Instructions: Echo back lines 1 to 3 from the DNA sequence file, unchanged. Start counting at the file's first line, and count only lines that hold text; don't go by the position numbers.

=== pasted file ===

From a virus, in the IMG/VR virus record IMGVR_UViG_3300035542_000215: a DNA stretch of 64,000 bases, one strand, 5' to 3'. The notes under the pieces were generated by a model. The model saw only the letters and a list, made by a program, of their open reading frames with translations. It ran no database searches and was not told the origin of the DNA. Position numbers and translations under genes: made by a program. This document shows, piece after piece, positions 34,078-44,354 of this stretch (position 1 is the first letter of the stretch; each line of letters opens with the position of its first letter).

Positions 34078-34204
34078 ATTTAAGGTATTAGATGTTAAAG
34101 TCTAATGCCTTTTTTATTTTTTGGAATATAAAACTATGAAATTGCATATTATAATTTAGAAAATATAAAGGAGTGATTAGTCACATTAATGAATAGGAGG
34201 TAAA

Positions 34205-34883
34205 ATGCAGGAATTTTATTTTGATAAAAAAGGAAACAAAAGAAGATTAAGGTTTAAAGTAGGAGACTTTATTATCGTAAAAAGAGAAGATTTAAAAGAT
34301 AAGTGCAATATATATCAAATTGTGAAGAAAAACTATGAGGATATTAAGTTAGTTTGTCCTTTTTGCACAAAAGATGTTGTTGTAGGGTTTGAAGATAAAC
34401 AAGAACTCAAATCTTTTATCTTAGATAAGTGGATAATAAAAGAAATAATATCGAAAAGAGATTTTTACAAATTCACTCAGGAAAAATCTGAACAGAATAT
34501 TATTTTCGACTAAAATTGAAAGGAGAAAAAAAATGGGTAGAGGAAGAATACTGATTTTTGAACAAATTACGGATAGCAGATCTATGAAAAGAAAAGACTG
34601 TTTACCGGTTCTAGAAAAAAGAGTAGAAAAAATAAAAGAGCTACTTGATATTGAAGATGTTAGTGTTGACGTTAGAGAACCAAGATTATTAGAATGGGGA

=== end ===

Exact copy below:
From a virus, in the IMG/VR virus record IMGVR_UViG_3300035542_000215: a DNA stretch of 64,000 bases, one strand, 5' to 3'. The notes under the pieces were generated by a model. The model saw only the letters and a list, made by a program, of their open reading frames with translations. It ran no database searches and was not told the origin of the DNA. Position numbers and translations under genes: made by a program. This document shows, piece after piece, positions 34,078-44,354 of this stretch (position 1 is the first letter of the stretch; each line of letters opens with the position of its first letter).

Positions 34078-34204
34078 ATTTAAGGTATTAGATGTTAAAG